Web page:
SORTA recently announced(among other things) that it’s new uptown transit center will get next-arrival-time signs with real-time information just like Government Square has had for about a year.
Basically, an electric sign tells waiting passengers exactly when the next vehicle is going to be there based on that vehicle’s actual location as determined by an on-board GPS device.
This is fantastic news! Next-arrival-time signs do a number of good things:
Such a delightful development raises a question though. While I appreciate that SORTA is adding these signs in a second location, I wonder why the information the signs provide couldn’t be available online such as through a smart phone or even via text message1. It would seem to me that if it’s possible for even one such sign to work, then a whole system must already be in place to manage and share the location information between buses and signs.
There’s no good reason that same system couldn’t be adapted to exchange information in the same way between buses and smart-phones or buses and computers. Instead of having permanent next-arrival-time signs in only two places, we could have them anywhere there’s an internet connection. We could carry them in our pockets!
This isn’t an original idea. There’s actually a bar in Portland OR that has a big ol’ sign by the door telling patrons if they have time for another drink.
And there’s also a website that couldn’t be simpler to use telling passengers exactly when the streetcar is coming to any stop you might select(in either direction). And there’s applications already built for smart phones…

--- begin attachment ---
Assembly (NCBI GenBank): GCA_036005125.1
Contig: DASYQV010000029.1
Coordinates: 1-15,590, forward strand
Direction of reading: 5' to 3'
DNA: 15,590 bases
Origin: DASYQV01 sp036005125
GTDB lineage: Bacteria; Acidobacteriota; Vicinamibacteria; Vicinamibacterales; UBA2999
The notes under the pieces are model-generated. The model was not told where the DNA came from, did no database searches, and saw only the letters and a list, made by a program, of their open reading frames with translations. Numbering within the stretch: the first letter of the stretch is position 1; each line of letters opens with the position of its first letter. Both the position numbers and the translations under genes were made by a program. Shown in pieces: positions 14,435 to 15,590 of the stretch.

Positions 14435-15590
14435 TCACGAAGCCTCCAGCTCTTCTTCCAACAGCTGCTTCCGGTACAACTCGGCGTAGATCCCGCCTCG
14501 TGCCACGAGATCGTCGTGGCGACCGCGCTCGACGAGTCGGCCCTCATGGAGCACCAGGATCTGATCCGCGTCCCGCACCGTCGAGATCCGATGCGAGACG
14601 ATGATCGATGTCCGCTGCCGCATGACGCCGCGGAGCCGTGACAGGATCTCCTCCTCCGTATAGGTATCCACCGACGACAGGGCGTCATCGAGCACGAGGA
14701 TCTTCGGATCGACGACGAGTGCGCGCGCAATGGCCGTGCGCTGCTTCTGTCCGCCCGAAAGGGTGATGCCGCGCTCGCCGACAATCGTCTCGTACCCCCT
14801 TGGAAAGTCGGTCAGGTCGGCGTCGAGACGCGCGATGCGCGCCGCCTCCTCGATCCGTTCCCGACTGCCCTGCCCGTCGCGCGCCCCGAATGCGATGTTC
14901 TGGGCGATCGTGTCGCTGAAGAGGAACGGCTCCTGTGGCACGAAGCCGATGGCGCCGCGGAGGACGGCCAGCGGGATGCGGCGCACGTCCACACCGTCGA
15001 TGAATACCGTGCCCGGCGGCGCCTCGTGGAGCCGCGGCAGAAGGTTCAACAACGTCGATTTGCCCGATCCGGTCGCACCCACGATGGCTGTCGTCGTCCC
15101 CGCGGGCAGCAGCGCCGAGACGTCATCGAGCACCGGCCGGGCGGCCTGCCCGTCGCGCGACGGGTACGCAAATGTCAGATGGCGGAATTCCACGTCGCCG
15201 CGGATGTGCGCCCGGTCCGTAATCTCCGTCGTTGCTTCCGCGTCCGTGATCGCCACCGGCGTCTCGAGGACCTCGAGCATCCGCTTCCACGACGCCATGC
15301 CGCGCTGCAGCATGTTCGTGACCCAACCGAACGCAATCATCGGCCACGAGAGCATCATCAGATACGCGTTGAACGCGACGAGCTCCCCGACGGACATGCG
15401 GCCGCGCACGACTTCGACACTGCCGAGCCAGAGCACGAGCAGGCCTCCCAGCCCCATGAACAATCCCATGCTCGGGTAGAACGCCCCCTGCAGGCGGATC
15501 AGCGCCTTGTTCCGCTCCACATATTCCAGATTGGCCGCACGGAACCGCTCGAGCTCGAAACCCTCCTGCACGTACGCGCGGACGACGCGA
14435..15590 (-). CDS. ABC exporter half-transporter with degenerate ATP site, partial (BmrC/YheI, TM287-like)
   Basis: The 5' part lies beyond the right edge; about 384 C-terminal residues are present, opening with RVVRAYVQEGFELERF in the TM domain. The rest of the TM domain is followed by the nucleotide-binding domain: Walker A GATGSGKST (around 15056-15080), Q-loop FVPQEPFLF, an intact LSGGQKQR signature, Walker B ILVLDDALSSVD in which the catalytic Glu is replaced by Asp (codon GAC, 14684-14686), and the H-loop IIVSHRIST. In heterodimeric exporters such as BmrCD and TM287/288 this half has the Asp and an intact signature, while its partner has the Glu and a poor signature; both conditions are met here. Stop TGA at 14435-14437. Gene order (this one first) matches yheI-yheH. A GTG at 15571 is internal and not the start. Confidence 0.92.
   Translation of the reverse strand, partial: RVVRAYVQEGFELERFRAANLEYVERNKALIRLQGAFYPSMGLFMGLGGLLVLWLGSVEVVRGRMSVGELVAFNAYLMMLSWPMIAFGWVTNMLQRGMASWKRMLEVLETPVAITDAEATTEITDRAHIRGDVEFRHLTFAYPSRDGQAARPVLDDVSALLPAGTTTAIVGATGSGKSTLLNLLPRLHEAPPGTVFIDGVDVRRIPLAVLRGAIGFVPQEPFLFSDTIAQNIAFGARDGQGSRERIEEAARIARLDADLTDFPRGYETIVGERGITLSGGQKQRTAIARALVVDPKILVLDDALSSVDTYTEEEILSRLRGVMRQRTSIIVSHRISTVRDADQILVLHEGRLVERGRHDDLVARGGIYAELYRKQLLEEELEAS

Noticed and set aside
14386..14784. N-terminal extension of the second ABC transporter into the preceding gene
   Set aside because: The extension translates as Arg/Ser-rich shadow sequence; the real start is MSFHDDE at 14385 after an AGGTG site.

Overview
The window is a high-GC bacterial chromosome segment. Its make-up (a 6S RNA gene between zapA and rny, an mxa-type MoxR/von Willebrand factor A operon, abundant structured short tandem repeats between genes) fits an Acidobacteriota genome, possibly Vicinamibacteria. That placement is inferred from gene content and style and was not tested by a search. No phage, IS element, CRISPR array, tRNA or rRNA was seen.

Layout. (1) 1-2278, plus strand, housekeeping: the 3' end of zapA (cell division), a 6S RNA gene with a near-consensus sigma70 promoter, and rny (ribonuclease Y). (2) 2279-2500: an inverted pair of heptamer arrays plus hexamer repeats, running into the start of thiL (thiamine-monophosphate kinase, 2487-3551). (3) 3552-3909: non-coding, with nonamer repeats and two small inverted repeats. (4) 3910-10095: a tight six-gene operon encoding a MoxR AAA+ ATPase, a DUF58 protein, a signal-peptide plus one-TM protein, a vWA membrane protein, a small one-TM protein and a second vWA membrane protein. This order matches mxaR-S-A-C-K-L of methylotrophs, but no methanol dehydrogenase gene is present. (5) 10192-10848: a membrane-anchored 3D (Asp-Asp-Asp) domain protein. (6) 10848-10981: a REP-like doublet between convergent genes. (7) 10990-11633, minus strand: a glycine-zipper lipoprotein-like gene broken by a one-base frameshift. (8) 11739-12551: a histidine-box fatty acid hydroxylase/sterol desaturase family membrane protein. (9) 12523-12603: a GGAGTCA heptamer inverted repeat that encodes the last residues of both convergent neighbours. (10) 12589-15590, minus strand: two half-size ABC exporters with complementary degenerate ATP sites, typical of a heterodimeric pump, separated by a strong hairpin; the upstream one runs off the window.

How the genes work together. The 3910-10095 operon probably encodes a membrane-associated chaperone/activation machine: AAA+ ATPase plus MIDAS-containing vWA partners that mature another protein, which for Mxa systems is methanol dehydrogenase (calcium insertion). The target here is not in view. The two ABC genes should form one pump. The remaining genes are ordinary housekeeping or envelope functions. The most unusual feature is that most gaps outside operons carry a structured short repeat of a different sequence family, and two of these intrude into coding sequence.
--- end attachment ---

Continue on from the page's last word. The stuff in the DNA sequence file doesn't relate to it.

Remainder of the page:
And closer to home, the University of Cincinnati is already offering a live map of their student shuttles.
So what’s keeping us from having such convenient transit information here in Cincinnati? We have the GPS systems in place, the concept has been demonstrated in more than a dozen cities, and there’s software already developed to help disseminate this data to the public.
SORTA: You need to release a web API to let developers make the data you’re already collecting even more useful to the riding public. If two signs are better than one, isn’t an unlimited number of signs, available exactly where and when people need them very much better?
I know what you’re going to say…”We’ve got too many things to do, we don’t want to maintain anything, and IT stuff is hard damnit!” Let me assure you, this can be a very, very simple project. This time last year I was developing an application programming interface for the Bureau of Transportation Statistics. This isn’t something you need to maintain and update. You need to set it and forget it. You don’t want to change the interface.
Not only would such an API be useful for people looking for the next arrival time, it could potentially be incredibly interesting as a teaching tool for helping the public understand how the system works. It could help us compare scheduled times and speeds to actual times and speeds throughout the day and let citizens hold public officials accountable for their decisions on infrastructure projects that effect transit. SORTA, if you want to make a case that your proposed BRT lines on major corridors need a designated right of way, what could do that better than a map showing the actual locations and speeds of buses in those crowded corridors at rush hour?
Set your data free, SORTA! Let us help you make our transit system truly useful and customer friendly! Let us advocate for better service with meaningful data!
(I’d be happy to personally help walk someone through setting this up, and I might even be willing to contribute a bit of code…you just need to ask!)